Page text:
Former Wren finally gets her war medals as surprise 100th birthday present

Former Wren and resident at our Woodland Grove Care Home, Jacqueline Dyde, has finally been presented with her war medals after 75 years, as a surprise for her 100th birthday.


War Medals

Jacqueline served as a signaller with the Royal Navy during World War II, with postings to Egypt, India and Sri Lanka. With her landmark birthday looming, Jacqueline mentioned to her grand-daughter, Caroline, that it might be time to finally get her medals.  That was all the prompting Caroline needed!

Caroline said, “I made contact with the Ministry of Defence who were able to send the medals through to me. Grandmama always talked to me about the War.  She loved the travelling and it inspired a lifelong interest in visiting different countries and meeting new people.

“She is modest about her war service and never saw herself as a hero, especially as she lost family members in the conflict and her second husband was recognised for his service at El Alamein. But she did earn them, so has every right to claim them!”

Jacqueline, a daughter of a clergyman from Cornwall, joined the Wrens aged 18 in 1939.  She started as a steward on board HMS Defiance at Plymouth before being sent to Warrington to learn coding.

Her first posting was to Egypt where she and her colleagues enjoyed swims in the Suez canal and visiting the Pyramids.  But it was on board a troop ship, the Devonshire, en route to Sri Lanka, where the reality of war really hit home.

“It was Christmas Day and just as dinner was finishing, action stations sounded,” Jacqueline remembered.  “We dashed to the upper deck and our stations.  An unfortunate ship some way ahead had been torpedoed but we all had to just stand there and chug along towards it.”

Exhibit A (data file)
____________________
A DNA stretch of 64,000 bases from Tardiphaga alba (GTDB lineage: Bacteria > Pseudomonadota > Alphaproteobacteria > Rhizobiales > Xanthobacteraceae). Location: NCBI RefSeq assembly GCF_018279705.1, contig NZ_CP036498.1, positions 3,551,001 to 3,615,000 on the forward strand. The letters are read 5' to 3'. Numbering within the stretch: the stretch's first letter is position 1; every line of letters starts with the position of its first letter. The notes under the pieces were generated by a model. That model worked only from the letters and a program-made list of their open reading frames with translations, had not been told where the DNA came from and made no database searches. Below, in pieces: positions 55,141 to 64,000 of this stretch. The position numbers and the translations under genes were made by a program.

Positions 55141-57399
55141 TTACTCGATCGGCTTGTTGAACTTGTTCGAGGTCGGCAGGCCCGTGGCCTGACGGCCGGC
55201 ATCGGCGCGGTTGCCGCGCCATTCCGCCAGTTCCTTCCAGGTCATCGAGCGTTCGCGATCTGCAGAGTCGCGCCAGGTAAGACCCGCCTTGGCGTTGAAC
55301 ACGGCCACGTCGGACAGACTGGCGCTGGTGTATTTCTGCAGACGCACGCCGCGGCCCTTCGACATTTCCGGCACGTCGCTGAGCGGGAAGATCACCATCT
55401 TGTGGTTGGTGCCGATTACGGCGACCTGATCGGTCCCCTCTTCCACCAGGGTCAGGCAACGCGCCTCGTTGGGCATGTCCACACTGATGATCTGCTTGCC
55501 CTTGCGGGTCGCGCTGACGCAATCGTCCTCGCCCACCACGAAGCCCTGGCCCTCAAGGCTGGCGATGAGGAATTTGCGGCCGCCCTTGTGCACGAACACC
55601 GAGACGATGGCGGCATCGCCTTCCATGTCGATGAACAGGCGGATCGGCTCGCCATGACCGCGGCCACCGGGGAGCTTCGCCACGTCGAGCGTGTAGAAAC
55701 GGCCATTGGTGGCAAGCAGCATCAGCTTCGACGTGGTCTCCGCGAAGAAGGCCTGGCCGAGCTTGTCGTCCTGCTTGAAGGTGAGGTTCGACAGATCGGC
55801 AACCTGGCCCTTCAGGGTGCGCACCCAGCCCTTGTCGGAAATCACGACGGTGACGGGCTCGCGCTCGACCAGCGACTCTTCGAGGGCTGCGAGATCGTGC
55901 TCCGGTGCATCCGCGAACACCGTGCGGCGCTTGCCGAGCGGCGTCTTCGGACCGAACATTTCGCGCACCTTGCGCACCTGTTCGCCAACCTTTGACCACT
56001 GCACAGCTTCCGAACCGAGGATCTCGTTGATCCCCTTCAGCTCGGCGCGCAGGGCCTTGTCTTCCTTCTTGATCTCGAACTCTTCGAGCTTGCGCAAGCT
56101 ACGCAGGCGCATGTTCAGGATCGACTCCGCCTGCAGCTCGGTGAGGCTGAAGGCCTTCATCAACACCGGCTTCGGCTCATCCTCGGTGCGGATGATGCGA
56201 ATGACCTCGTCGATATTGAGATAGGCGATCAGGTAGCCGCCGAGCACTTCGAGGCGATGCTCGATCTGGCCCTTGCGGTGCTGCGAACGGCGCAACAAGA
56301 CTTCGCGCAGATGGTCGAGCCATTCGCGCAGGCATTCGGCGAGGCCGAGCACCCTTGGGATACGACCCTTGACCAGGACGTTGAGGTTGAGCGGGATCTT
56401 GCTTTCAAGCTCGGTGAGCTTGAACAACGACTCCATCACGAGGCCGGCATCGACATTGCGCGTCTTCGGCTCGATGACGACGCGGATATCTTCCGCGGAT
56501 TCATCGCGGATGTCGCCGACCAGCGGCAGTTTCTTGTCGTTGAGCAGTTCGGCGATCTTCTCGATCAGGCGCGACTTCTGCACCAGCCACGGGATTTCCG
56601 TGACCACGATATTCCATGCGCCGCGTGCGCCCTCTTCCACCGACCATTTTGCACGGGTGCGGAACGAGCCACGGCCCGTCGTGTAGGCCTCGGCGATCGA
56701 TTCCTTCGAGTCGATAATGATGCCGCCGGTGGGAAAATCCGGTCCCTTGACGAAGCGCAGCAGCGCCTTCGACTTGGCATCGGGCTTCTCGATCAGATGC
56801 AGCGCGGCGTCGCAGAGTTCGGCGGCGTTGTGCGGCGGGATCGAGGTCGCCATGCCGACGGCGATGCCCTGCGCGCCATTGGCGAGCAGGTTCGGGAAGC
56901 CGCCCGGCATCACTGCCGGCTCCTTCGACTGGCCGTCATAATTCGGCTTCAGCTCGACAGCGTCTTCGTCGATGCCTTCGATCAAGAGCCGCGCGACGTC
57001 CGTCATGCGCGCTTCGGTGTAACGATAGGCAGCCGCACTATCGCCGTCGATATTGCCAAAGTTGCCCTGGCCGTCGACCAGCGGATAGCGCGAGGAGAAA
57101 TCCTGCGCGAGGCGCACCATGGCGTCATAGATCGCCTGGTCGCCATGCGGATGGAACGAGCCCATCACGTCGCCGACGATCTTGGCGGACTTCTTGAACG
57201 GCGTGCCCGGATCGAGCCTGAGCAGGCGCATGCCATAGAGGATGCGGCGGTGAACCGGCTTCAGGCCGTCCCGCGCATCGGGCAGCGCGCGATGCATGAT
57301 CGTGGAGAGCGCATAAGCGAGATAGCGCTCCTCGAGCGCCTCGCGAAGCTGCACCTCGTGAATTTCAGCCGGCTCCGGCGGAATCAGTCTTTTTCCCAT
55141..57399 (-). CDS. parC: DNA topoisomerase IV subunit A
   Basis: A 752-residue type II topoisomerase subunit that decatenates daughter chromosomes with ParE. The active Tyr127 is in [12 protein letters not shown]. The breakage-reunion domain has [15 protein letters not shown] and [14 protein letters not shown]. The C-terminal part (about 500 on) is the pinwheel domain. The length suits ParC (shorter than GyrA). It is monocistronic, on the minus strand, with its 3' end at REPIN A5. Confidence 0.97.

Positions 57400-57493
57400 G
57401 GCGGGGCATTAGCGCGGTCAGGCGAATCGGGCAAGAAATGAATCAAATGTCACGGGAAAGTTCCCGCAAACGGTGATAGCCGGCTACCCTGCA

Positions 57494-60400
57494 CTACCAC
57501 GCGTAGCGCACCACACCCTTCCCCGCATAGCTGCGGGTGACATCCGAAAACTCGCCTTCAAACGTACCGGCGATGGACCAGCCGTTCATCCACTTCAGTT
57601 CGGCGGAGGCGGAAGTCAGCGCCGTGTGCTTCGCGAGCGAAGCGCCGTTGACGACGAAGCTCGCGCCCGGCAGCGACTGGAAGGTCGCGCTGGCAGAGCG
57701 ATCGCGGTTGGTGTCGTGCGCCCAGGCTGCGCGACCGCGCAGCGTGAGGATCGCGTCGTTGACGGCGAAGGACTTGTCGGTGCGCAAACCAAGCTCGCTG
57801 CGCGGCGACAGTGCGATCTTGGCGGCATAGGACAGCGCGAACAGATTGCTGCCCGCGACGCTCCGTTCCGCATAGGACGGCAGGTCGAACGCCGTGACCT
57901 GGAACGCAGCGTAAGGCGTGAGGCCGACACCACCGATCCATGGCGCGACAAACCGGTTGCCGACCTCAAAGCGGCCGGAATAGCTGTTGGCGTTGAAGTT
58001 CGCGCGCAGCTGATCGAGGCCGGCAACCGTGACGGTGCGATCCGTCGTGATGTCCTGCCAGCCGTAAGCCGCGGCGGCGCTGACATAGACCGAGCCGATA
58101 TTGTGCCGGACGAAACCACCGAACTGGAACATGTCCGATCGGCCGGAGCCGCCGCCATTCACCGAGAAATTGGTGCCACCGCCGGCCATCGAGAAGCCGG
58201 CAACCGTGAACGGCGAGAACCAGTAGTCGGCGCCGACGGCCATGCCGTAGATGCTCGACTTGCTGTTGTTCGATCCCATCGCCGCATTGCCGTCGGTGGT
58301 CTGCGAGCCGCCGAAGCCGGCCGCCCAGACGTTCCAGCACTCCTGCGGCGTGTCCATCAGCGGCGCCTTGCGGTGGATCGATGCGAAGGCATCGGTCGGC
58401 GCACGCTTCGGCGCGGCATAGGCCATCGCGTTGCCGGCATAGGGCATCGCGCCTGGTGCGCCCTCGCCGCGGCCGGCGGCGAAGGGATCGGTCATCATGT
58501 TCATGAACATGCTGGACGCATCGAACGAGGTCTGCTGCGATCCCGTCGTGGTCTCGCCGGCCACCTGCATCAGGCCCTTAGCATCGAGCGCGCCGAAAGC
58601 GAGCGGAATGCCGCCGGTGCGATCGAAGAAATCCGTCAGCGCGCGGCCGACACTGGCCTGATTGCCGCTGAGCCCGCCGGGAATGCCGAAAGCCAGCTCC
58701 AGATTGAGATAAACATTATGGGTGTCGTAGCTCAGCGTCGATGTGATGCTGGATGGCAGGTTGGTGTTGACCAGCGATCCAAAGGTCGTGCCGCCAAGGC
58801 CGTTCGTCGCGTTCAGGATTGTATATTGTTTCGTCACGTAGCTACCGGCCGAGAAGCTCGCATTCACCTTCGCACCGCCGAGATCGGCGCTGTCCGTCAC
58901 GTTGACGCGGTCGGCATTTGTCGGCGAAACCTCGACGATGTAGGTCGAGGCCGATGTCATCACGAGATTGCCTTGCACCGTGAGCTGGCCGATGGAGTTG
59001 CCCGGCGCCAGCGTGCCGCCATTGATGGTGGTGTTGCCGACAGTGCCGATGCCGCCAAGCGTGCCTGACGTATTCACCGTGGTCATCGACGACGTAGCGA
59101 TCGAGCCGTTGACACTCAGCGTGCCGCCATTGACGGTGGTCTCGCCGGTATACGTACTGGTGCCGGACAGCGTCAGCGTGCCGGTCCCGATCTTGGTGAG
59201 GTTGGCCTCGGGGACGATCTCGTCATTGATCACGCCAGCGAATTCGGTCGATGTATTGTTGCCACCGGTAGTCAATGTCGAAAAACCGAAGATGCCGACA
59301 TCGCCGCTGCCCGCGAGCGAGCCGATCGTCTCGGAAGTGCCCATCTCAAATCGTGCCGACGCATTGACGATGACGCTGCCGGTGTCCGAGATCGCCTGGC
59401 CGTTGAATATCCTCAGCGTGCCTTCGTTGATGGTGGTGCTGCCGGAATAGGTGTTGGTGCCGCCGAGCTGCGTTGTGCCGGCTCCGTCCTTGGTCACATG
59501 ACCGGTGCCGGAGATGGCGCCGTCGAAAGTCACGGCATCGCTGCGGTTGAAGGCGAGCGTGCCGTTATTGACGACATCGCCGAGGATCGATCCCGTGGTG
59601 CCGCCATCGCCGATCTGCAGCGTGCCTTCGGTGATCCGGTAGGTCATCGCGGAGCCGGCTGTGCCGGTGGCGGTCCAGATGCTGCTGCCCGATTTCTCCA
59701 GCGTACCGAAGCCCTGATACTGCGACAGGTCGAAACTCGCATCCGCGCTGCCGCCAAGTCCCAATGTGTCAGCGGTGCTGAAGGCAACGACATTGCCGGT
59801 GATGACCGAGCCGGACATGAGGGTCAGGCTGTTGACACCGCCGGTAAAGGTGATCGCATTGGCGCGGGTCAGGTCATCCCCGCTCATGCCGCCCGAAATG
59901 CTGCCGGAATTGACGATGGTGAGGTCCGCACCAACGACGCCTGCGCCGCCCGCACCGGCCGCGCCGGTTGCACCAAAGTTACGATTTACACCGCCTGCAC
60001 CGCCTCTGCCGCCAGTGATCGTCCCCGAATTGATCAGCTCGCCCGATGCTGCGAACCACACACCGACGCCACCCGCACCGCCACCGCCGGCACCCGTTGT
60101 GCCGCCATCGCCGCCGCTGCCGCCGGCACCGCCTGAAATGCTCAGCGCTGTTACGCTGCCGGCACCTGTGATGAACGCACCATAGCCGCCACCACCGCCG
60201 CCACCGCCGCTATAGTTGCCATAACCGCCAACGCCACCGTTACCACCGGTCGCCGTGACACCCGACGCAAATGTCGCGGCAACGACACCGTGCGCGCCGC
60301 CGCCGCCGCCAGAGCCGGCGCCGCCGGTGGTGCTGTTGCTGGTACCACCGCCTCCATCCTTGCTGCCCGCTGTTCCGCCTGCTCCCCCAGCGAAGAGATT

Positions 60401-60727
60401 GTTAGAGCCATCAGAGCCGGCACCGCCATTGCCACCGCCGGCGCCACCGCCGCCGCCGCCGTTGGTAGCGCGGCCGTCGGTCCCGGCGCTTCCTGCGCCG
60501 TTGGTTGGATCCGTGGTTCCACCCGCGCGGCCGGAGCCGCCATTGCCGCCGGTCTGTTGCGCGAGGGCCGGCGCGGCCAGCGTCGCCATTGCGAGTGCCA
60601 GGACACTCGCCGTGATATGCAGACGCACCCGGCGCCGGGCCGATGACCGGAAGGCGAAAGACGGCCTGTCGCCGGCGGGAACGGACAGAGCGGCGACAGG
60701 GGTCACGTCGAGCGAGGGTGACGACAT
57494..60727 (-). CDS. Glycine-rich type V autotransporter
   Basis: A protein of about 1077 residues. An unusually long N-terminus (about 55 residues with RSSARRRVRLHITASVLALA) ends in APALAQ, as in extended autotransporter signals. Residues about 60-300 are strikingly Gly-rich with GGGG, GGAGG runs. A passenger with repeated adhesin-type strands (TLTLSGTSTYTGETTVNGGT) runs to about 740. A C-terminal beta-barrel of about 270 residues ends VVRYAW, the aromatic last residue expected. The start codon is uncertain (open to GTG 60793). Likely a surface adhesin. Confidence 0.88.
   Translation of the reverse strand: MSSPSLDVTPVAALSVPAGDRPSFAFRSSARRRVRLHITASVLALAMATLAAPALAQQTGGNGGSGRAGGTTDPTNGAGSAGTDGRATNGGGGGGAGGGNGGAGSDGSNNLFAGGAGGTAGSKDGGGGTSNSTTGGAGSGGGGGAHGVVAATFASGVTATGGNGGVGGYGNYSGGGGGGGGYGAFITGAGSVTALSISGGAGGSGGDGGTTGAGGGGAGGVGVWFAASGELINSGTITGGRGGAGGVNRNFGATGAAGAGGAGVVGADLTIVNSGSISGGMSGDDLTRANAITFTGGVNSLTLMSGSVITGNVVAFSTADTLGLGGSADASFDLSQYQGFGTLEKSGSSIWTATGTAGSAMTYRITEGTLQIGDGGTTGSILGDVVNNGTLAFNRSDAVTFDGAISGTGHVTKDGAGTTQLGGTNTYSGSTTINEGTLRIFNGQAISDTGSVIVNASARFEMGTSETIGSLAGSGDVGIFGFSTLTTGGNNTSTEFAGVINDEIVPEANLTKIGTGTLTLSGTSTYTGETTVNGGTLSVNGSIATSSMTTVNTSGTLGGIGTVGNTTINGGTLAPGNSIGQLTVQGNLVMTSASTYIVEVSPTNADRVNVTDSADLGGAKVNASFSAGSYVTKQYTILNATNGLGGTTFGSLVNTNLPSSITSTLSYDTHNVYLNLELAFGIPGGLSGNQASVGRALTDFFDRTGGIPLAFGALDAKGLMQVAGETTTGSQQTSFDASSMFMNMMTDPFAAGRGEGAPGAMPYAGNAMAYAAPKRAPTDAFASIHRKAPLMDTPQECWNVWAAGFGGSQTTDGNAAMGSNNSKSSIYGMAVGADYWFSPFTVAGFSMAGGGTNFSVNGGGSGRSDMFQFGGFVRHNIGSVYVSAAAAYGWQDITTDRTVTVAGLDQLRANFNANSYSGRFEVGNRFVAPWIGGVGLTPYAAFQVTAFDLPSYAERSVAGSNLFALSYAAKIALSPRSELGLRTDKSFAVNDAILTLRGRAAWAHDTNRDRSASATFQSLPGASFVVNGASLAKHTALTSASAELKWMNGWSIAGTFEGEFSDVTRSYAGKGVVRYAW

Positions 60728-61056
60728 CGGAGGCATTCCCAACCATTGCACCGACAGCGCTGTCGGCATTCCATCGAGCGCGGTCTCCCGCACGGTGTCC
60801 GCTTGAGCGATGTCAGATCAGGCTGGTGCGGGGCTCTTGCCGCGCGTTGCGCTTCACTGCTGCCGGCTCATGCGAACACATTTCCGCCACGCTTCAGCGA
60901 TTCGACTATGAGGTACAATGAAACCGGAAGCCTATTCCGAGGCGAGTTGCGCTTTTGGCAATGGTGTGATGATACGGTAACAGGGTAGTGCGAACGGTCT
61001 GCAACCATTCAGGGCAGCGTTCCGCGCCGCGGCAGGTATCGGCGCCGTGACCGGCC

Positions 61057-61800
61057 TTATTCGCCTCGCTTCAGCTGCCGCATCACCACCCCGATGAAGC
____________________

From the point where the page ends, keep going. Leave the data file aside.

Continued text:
Her final posting to the Sri Lankan capital, Colombo, was her favourite.  Serving on HMS Anderson, Jacqueline had the opportunity to meet Lord Mountbatten.  When asked, she told him her work was “a bit dull”.  Although he found it amusing, she was later reprimanded for not having the right attitude.

“The funny thing about that situation,” said Caroline, “is that the “dull” work she was doing was actually a crucial part of the war effort – she was communicating intercepted signals from Japanese war ships back to the code breaking experts at Bletchley Park!”

After the War, Jacqueline settled in London where she brought up her son Charles, and worked as a secretary.   Life was so busy she never applied for her service medals.

75 years on, the Defence Medal and the War Medal were presented to her at Woodland Grove Care Home by Commander Andy Swain MBE, Chief of Staff of the Naval Regional Command Eastern England, in front of Jacqueline’s family and staff from the home.

100th Birthday to Remember

“I’m absolutely thrilled!” said Jacqueline, “and to be given them by such an important personage is even more wonderful.  I’ve never had a birthday like it!” The garden was decorated with balloons and a banner celebrating Jaqueline’s 100th year.

Hazel McGwyne, Home Manager,  said it was a pleasure to be part of such a joyous occasion. “Our care is tailored to our residents and it’s wonderful to see the joy such a personalised event can bring.”

Caroline was equally delighted with how the day went and mentioned, “Hazel and her team were amazing in supporting our family to make this the most special day.  As a family, we can’t thank them enough!”

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